“Then we have the ability to shift the imbalance of power,” Smollet-Bell said.

Barris’ show “black-ish” was the night’s big winner. The ABC hit was named best comedy series and took acting honors for stars Ross and Anderson.

“It’s an extraordinary thing to be able to show what a beautiful black family looks like on television,” Ross said as the cast accepted the comedy series honor.

“Power” was named best drama series, and star Omari Hardwick won for dramatic actor.

Other winners included “Gifted” actress Octavia Spencer and “Empire” star Taraji P. Henson, who were both absent, and Daniel Kaluuya, who won for his leading role in “Get Out.”

The British actor was clearly delighted at his victory.

“I don’t think you’re allowed to beat Denzel Washington in acting competitions,” said Kaluuya, who bested Washington for the prize. The 28-year-old actor thanked his mom and “Get Out” writer-director Jordan Peele.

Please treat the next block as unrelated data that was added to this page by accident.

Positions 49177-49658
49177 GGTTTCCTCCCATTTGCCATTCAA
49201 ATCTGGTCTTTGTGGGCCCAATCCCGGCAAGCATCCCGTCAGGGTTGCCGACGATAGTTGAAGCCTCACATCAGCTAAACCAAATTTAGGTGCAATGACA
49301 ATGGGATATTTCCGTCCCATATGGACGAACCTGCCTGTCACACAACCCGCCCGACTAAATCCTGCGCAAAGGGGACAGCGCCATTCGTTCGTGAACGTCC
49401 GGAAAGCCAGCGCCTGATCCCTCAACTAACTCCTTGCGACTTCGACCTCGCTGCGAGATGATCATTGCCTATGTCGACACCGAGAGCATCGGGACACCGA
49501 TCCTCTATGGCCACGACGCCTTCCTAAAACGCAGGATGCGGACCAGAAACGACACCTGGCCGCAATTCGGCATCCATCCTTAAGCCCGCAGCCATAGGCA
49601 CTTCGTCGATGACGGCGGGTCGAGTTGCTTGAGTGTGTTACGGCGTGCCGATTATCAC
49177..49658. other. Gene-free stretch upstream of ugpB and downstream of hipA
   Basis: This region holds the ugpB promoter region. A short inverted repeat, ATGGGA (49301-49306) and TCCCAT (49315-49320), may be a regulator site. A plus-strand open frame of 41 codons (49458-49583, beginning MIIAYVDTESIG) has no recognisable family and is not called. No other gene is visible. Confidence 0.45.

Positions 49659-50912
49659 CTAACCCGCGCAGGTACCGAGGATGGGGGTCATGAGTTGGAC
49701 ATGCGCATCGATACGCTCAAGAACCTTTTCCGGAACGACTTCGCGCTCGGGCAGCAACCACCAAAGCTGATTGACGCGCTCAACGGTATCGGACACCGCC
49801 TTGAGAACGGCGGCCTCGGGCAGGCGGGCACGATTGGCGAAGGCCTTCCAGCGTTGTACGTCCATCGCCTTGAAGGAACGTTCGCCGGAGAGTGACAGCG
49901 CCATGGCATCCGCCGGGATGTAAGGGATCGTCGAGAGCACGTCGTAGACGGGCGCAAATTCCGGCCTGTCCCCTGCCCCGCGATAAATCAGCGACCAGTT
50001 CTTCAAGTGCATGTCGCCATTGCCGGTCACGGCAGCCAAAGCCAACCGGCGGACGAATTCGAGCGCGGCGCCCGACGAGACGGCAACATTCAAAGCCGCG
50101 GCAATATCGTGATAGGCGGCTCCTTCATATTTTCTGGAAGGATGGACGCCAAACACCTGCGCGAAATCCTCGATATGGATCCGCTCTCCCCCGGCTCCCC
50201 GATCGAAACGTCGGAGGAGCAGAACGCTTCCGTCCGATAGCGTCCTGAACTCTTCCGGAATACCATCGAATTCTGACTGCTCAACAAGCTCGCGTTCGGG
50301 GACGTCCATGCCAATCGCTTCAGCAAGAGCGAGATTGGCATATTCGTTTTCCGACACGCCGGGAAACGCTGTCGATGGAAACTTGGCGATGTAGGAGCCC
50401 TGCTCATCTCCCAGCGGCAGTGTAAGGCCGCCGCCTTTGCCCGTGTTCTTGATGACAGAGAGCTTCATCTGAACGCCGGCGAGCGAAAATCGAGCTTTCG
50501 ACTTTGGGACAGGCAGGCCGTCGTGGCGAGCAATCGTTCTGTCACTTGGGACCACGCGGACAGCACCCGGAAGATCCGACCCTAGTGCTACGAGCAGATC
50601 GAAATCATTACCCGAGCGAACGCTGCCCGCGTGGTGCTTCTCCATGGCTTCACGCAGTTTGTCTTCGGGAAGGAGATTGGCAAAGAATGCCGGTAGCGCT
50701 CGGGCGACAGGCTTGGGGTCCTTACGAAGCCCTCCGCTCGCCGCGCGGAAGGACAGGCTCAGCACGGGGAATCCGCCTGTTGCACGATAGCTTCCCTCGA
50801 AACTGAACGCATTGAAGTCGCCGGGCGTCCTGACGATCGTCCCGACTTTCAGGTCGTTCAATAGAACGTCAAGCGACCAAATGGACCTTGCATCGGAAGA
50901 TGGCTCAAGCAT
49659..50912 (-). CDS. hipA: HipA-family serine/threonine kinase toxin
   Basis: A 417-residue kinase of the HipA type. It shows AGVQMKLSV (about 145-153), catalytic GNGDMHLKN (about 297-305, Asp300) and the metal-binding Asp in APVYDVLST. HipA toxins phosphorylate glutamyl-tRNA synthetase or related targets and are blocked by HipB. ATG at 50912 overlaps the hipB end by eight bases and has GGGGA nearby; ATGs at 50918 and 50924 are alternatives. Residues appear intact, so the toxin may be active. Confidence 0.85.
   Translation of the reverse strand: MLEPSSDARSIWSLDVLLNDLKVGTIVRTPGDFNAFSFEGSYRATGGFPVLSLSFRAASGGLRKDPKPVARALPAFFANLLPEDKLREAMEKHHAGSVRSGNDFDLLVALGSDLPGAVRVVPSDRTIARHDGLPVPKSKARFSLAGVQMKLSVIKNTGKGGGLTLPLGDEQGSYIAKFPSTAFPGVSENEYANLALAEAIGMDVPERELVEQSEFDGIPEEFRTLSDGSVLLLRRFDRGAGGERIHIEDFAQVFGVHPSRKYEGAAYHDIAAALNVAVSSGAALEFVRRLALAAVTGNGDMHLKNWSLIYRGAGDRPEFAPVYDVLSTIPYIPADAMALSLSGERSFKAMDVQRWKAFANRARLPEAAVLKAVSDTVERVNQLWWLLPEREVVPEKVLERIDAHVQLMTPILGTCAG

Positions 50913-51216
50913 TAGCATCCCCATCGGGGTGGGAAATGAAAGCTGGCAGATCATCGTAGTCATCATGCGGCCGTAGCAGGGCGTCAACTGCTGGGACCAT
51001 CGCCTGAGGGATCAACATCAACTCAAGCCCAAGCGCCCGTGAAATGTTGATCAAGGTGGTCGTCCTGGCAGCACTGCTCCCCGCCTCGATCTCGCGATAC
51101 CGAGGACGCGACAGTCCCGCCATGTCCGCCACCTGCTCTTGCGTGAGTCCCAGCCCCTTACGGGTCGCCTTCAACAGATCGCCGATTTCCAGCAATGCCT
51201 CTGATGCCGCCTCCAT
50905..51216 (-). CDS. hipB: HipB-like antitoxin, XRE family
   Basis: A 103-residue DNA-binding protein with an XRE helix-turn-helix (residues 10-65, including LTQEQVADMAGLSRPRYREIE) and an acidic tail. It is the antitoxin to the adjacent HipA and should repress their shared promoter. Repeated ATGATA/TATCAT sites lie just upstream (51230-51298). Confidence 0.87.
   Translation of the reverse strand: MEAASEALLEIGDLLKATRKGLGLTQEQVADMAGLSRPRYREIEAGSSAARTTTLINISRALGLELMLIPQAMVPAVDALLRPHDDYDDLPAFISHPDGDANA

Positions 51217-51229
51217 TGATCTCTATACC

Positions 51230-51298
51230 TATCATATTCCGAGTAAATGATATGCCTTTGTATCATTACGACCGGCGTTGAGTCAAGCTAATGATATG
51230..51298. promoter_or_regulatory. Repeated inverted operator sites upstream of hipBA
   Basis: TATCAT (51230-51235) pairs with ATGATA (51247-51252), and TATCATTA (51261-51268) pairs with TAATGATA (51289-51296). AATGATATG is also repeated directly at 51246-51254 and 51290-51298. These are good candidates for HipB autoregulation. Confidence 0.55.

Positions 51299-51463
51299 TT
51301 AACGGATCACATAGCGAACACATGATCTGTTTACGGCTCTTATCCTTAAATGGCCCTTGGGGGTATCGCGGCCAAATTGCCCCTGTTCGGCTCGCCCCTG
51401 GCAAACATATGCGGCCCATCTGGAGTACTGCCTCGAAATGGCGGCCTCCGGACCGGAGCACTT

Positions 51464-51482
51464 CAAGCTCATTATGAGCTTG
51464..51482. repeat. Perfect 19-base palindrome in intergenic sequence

“So many people didn’t believe in me, and you did, and you made all of us feel included,” Kaluuya said. “Thank you so much for letting us be seen.”

NAACP president Derrik Johnson asked viewers to text in their pledge to vote in 2018 before presenting the President’s Award to Danny Glover.

Glover was recognized for his professional and philanthropic contributions, particularly his work with the United Nations and his advocacy for labor unions.

Glover spoke specifically of a Nissan plant in Canton, Mississippi, where 80 percent of employees are black, that has yet to organize.

“Civil rights and labor rights have always been one and the same,” he said.

The special awards provided some of the night’s most poignant moments.

Halle Berry talked about the significance of presenting the NAACP Image Awards on Martin Luther King Jr. day.